Change a life.. yours

It has been 6 years now since we heard about Teen Leadership Foundation’s summer camp program, Teen Leadership Camp “TLC”. I thought it would be a fun experience. My husband, on the other hand, was extremely hesitant to say the least. He was worried he wouldn’t know what to say to a foster kid or at-risk teen, let alone counsel them for a whole weekend. With some prayer… and a lot of nudging, however, we were off to camp! Little did we know that it would become more than just a weekend, it would be the beginning of a journey that would change us forever!

We were touched by the amount of deep relationships we began to form in just three days. We grew to understand the heartbeat of a teen in the foster care system, a kid just like any other kid, simply wanting to live a normal, happy life. The impact the volunteers had on these teens was affirmed by the joy expressed on their faces during the team building activities, ropes courses, and outdoor activities.

Shortly after camp we became mentors to two brothers and their sister (all campers at camp) who have been in the foster care system for the majority of their lives. Their stories, filled with unfathomable pain, broke our hearts. Almost five years later this young family remains in our life. It’s been so fulfilling to journey alongside them every step of the way. Every summer they ask about camp and look forward to their time away from the realities of their everyday life. They are truly like family to us now.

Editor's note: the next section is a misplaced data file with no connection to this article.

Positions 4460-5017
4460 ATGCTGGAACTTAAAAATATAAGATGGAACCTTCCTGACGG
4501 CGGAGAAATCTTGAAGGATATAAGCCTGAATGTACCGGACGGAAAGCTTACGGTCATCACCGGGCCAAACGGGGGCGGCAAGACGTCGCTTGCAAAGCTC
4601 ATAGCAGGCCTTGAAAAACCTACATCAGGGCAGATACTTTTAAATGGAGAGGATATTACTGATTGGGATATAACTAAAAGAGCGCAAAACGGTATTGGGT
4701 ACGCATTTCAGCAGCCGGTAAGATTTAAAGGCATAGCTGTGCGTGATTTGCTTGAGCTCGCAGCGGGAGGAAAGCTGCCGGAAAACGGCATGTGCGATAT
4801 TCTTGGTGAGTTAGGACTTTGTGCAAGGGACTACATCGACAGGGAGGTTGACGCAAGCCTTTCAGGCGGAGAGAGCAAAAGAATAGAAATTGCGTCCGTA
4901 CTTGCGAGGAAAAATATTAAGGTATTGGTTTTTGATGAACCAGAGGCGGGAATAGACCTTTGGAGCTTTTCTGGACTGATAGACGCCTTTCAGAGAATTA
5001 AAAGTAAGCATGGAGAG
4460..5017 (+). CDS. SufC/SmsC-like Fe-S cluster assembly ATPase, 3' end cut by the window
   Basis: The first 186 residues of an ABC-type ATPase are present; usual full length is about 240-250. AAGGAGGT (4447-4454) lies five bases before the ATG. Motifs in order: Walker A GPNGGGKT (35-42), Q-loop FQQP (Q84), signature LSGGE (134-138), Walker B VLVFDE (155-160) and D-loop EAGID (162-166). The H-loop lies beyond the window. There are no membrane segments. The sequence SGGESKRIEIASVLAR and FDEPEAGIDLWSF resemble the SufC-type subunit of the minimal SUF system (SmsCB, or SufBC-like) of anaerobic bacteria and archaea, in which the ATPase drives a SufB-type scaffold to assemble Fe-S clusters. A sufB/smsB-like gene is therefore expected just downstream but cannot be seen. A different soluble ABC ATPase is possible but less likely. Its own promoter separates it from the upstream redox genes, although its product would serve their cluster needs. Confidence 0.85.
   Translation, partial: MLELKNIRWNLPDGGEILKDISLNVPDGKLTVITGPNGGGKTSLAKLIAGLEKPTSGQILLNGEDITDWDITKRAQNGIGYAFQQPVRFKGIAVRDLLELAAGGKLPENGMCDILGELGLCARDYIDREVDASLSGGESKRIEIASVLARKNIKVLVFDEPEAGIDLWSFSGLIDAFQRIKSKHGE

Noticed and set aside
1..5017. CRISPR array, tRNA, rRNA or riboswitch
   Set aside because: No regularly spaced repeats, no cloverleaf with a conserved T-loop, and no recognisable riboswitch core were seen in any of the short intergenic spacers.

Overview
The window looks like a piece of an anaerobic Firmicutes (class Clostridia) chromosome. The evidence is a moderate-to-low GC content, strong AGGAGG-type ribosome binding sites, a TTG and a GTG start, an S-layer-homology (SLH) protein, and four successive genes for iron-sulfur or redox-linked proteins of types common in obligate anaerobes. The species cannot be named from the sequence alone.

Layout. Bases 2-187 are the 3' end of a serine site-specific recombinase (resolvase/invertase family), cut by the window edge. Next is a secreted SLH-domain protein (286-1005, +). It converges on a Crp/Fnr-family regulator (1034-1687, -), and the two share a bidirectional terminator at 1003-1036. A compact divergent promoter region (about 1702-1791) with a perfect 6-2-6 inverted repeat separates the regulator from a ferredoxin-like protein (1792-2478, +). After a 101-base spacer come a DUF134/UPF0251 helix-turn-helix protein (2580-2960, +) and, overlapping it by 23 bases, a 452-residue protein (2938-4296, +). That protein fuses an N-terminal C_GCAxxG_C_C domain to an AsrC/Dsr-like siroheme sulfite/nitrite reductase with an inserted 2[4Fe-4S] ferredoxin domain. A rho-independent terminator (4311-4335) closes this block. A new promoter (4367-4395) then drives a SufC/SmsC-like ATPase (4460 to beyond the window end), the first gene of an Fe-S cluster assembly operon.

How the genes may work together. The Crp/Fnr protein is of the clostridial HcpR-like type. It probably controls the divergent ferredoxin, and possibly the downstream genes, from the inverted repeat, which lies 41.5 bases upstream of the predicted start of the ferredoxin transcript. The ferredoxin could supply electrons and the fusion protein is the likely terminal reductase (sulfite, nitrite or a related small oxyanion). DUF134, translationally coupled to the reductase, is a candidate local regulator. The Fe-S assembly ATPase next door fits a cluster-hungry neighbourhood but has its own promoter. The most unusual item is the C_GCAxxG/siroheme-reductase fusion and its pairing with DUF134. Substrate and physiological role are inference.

That’s our story. Let us leave you with this challenge: Once you see that you CAN make a change in a foster teen’s life, it really changes YOUR life forever.

– John & Rosalind, TLF Board Members

A Weekend Full of Love

Before I get into my experience at camp, let me tell you a bit about me. My name is Crystal (at camp they call me Chris). I was born and raised surrounded by alcohol, drugs, and sex by the time I was 5 years old and was basically the mother of my 3 younger siblings (so I felt).

One day my mom abandoned me at school. My teacher took me home, and after a few days called child protective services. I was sent to foster care. That was 9 years ago!